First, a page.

Equivalency Recommendation Process
The flow diagram depicts each of the twelve steps. The following text describes the steps in more detail.
Initial inquiries regarding equivalency and the application process should be directed to the appropriate permitting authority (State & Regional Coordinator List). However, the Pathogen Equivalency Committee can be contacted directly, if necessary.
To successfully apply for an equivalency recommendation an applicant is encouraged to make contact with the Pathogen Equivalency Committee through their permitting authority to discuss their intentions shortly after proof-of-concept has been established. The How do I get started? section of the Basic Information page can answer the few key questions listed before making contact. The permitting authority will determine whether equivalency is appropriate for the situation. If it is determined that equivalency is appropriate, the permitting authority will either refer the applicant to the Pathogen Equivalency Committee directly or begin consultation with the Pathogen Equivalency Committee for the applicant.
Applicants are now required, to prepare a Quality Assurance Project Plan (QAPP) to provide a framework for testing their process. The quality assurance project plan is an important step in that it lays the foundation for the application itself. Thus, it is covered separately. The Pathogen Equivalency Committee will review the plan using a Completeness Checklist (Word)(8 pp, 269 K) . Plan refinement and re-review is an iterative process. The Pathogen Equivalency Committee will work with the applicant until a plan is produced which is acceptable to both parties. Note: Only after the quality assurance project plan is approved by the Pathogen Equivalency Committee should sampling and analysis begin. Any data collected prior to the plan’s approval may not be accepted by the committee in support of the application.
After the quality assurance project plan has been fulfilled, a pathogen reduction Equivalency Application Package (Word)(7 pp, 162 K) , can then be prepared. The package includes a ready-made fill-in form for applicants to provide summary information regarding their process. Summary information consists of such key things as:
- Formal process name and description
- Operating conditions
- Reliability and
- All attachments necessary for a complete pathogen reduction equivalency application package.
full application for equivalency recommendation (which should be prepared according to the Application Guidelines provided),
a copy of the final quality assurance project plan for referral,
analytical results, and
references, if necessary.
Line by line instructions
Where to get help with the form or its components
A list of prerequisites and
Where and how to submit your completed application package.
One final piece of the application package is an official certification ensuring the legitimacy of the data. The certifying signature must be notarized by a Notary Public. Copies of completed pathogen reduction equivalency application packages should be submitted concurrently to the appropriate permitting authority and the Pathogen Equivalency Committee. Once the application is received the pathogen equivalency committee will again use the completeness checklist to review the document. Obtaining a recommendation of equivalency requires a thorough examination of the process, which can be lengthy (3 or more months from the time the committee receives a completed application).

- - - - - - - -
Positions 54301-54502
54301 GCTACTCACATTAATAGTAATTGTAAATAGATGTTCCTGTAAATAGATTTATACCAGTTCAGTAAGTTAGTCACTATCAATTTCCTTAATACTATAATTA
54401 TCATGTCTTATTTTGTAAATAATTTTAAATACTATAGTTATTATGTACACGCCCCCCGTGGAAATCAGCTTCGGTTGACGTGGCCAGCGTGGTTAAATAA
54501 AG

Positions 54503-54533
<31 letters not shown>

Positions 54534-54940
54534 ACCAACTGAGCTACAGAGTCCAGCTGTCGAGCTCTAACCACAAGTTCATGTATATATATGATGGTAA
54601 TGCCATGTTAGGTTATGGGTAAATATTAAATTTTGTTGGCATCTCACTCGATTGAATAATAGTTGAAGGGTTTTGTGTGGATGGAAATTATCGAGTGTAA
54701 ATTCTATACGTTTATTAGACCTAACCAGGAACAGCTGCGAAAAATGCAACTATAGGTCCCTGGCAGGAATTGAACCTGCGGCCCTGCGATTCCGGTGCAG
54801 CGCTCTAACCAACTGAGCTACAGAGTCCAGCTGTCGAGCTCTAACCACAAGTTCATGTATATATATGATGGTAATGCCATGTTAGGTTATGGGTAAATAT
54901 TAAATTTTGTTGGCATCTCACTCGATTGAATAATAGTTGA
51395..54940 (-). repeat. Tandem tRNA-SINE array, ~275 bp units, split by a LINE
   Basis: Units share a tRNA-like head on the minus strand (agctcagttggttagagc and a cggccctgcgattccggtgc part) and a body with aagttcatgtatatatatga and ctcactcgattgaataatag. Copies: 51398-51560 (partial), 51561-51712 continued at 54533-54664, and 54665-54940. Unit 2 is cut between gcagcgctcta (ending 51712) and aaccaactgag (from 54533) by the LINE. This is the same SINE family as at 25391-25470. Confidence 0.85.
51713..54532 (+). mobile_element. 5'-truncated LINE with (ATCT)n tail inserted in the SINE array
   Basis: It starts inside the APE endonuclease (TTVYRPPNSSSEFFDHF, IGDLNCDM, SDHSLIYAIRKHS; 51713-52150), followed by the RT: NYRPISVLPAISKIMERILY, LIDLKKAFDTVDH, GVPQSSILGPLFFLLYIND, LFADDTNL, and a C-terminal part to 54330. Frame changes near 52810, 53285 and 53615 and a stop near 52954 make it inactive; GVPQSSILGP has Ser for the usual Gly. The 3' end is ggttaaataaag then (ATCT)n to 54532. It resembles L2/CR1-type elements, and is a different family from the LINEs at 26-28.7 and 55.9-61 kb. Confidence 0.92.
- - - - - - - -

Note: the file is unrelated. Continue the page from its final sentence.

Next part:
Conditional or restrictive equivalency
Not equivalent or
More information necessary.
If the Pathogen Equivalency Committee finds the process to be equivalent but the data is not sufficient to make a recommendation of full equivalency, the Committee will issue either a conditional or restrictive equivalency recommendation. A conditional equivalency will outline additional conditions and/or constraints under which the process must be run. For examples of conditional equivalencies the Committee has issued in the past see the Equivalent Processes page.
Restrictive equivalencies include site restrictions similar to those required for Class B biosolids. Conditions and restrictions are discussed further on the Equivalency Criteria page. Once a recommendation of equivalency has been issued, a request for an operation and maintenance (O&M) manual will be made. The applicant must produce an O&M manual for the process that dictates how to remain within the specified operating parameters and additional conditions, as applicable.
In the event that an equivalency application is found to be not equivalent or needing more information, the reasoning behind such a decision or a description of the additional information necessary will be provided and the applicant will be give the opportunity to fix these deficiencies.
Once the O&M manual is received the equivalency recommendation is sent to and reviewed and approved by the U.S. EPA’s Office of Science and Technology (OST). The Office of Science and Technology is the office within the U.S. EPA responsible for writing and maintaining the Agency’s regulations. They are the official ruling party for the federal government on issues relating to the application of the 40 CFR 503D regulations. They are responsible for sending the Agency’s official letter of recommendation to the permitting authority along with the O&M manual. Again, it should be noted here that although the Pathogen Equivalency Committee’s recommendations are typically followed, they are not formal binding Agency decisions. The permitting authority ultimately makes the final decision on equivalency.